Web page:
Many parents who have a mental health problem worry about how this might affect their children. This section suggests a few things that you can try to help reduce any impact that your mental health problem may have on your children.
It was extremely hard for me to admit to my boys that I wasn't OK. But I saw it as vital for their own future mental health to know that this was alright and they could ask for help whenever they needed it.
Talking to your child honestly about your mental health can reduce any fear or confusion they may be feeling, and help them understand your actions and behaviour. The following list suggests things to consider that will help make the conversations a little easier.
- Speak with a trusted friend first and decide what you want to say to your child, or talk it through with a support service like the Carers Trust.
- Stick with clear and age-appropriate information.
- Explain as simply as possible how your mental health affects how you feel and how you behave.
- Make regular time to talk to older children about how they are feeling
- Be available to listen if they are having problems or if they just want to talk.
- Answer questions as honestly as possible, or find someone else who can answer them instead.
- Reassure them that they are not responsible for how you feel – instead, be a team with your children and help each other at different times.
- Agree what information about your mental health you feel happy for them to share, and with whom.
- If your child doesn’t feel comfortable discussing their feelings with you, identify a trusted teacher, friend or family member that they can talk to if they feel worried. Childline can also offer them confidential information and advice.
Keep track of their mental wellbeing
It is a good idea to keep track of your child’s wellbeing, to make sure that they are OK and that their own mental health is not being adversely affected. If you keep an eye on how they are, you will be able to notice if they are having difficulties and deal with any issues quickly.
- Devise a simple way to check in with your child about their stress levels, eg: 'On a scale of 1–10 how relaxed are you feeling? What is one thing that will bring that score closer to 10?'
- Keep an eye out for changes in their behaviour, such as becoming quiet and withdrawn.
- Notice if your child doesn't want to participate in activities that they usually enjoy.
- Pay attention when children become angry or aggressive; try to acknowledge their feelings and set boundaries without becoming angry back.
- Attend parents’ evenings at school, nursery or any after-school clubs as much as possible, to find out how your child is coping; or make arrangements for a trusted relative or friend to go on your behalf.
- Ask people you trust to also keep an eye on your child’s wellbeing; close friends and family members can let you know if your child appears different, and they may notice things you don’t.
- If you feel concerned about your child's mental health, you can ask your GP to assess them, or make contact with a local support organisation for young people such as Young Minds.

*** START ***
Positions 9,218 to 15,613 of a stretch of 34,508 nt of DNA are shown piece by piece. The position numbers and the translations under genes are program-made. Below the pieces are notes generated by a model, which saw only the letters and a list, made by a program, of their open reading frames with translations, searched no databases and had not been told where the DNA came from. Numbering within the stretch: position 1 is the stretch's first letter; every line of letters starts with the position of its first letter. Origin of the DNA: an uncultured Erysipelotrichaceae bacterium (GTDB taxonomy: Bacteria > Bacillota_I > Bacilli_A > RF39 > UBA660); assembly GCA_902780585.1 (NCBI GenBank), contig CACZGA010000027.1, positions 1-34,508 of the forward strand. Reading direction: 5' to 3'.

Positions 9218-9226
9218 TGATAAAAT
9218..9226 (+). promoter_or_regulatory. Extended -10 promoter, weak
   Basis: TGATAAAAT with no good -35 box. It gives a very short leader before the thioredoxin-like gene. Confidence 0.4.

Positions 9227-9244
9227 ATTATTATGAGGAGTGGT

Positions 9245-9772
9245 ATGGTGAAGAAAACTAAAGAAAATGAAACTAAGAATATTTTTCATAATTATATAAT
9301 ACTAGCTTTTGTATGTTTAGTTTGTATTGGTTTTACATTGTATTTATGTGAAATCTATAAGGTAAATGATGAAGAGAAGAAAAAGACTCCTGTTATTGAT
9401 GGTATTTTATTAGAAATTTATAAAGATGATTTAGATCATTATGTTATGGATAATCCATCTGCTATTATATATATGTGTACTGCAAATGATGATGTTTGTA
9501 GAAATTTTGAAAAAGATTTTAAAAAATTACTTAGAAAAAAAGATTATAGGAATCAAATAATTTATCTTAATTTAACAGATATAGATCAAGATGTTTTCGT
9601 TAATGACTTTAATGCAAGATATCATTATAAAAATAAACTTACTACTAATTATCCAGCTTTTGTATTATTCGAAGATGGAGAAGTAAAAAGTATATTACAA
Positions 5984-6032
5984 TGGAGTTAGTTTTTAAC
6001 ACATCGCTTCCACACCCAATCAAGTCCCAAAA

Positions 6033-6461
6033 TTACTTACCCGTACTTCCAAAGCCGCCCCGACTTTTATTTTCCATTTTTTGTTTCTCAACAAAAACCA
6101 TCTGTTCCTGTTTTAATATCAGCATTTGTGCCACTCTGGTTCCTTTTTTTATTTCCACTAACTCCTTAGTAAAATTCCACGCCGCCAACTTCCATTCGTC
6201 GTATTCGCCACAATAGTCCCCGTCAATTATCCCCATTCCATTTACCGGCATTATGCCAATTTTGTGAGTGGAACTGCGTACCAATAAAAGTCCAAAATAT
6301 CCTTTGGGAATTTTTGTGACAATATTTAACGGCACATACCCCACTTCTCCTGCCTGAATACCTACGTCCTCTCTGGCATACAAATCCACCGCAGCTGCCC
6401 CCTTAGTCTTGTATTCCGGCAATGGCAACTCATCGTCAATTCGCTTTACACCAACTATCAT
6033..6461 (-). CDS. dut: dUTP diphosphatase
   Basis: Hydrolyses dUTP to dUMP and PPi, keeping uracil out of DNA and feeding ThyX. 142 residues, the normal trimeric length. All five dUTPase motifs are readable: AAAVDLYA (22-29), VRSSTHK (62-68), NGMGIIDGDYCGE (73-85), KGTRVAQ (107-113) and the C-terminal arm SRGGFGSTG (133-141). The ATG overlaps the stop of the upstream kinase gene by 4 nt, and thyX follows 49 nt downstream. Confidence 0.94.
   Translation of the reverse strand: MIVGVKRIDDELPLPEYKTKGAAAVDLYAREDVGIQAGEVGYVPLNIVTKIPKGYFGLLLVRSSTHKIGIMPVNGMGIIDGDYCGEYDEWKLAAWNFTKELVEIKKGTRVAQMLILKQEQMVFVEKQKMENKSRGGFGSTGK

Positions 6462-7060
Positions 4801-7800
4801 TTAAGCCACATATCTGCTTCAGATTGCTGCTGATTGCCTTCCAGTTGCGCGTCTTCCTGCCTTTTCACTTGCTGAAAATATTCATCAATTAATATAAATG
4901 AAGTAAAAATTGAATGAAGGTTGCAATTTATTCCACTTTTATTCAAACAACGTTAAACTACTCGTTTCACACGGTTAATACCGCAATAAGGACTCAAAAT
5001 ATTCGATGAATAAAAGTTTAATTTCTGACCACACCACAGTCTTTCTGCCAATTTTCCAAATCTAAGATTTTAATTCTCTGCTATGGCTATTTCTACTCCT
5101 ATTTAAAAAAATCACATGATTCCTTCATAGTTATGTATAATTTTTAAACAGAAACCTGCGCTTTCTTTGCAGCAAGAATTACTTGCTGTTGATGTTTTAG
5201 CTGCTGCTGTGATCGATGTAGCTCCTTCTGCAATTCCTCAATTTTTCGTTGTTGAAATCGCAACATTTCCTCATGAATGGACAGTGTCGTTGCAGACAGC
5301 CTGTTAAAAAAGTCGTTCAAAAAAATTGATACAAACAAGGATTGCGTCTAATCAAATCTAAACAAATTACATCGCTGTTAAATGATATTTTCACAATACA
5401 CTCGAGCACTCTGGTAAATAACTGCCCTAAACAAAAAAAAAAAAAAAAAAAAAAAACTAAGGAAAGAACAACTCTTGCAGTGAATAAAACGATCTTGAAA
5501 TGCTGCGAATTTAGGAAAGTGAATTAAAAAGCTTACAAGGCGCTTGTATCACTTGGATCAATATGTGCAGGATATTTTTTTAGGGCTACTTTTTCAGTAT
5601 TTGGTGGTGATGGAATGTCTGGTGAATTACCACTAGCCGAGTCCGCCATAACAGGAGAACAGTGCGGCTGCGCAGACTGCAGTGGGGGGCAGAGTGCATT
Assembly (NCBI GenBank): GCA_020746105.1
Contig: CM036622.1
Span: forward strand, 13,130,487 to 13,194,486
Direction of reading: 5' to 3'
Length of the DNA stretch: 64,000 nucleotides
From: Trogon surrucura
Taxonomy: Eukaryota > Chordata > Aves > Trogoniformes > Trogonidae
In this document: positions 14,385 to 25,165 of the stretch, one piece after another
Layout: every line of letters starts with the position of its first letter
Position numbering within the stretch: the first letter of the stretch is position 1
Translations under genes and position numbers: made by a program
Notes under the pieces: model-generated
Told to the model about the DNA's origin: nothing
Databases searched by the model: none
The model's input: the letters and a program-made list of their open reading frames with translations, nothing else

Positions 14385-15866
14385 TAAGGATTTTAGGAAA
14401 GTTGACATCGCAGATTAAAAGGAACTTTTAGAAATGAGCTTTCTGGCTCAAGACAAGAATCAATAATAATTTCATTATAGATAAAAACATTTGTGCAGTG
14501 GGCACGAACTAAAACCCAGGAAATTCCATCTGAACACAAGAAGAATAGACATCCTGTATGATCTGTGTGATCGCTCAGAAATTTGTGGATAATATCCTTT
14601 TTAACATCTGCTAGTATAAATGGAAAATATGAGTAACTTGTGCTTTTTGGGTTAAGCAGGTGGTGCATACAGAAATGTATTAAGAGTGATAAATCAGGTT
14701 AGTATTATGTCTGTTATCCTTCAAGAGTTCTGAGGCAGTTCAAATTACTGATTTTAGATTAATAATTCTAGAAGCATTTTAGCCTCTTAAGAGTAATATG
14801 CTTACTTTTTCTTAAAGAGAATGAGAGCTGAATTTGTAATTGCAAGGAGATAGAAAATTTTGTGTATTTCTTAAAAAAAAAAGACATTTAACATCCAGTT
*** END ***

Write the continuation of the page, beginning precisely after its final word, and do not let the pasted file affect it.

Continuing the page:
Parenting with a mental health problem is about using the skills and practices all parents can use. The arrangements I make for my children’s care should I need to go into psychiatric hospital are no different to those I would make for a stay in general hospital.
Make sure their caring responsibilities are manageable
If your child has responsibilities around the home, this might mean they are classified as a young carer. These could include looking after the household, shopping or money, or helping you with your basic needs such as washing, dressing or taking medication. Try to keep track of how much they are doing and make sure this isn’t having a negative impact on them.
- Be aware of the relationship between responsibility and stress, and makes changes that reduce the pressure on your child if their stress levels rise.
- Ensure that they balance any caring responsibilities with activities of their choice.
- Build in rest time each week where your children can 'do nothing'; this will help them avoid becoming overly tired or resentful of having too many 'grown up' things to do.
- If it feels difficult for you to help balance your child's caring responsibilities, ask for some advice from a support organisation such as the Carers Trust, or seek social care support from your local authority.
Think about what they need in their own lives
Helping your child to have the different things they need in order to be happy and healthy is a satisfying part of being a parent.
- Talk to them about their experience of school, find out what they are enjoying and which aspects they are finding harder, so that you can support them with these.
- Create a quiet and clear place at home where they can study and prioritise time each week for them to do homework.
- Support their friendships to develop and strengthen; if you don't feel able to have their friends around, see if you can help them to set up times where they can meet outside the home.
- Help them take part in activities they enjoy.
- Respect their privacy by letting them have their own space.
- Encourage physical exercise, to let off steam and reduce anxiety or worry.
If you are concerned that your child’s caring responsibilities are having a negative impact on them, there are lots of organisations that may be able to offer advice and support. See our page on support available, including social care, for more information.
Most importantly love yourself. You are your child’s role model. They know if you don’t look after yourself and they will do the same.
This information was published in April 2019. We will revise it in 2022.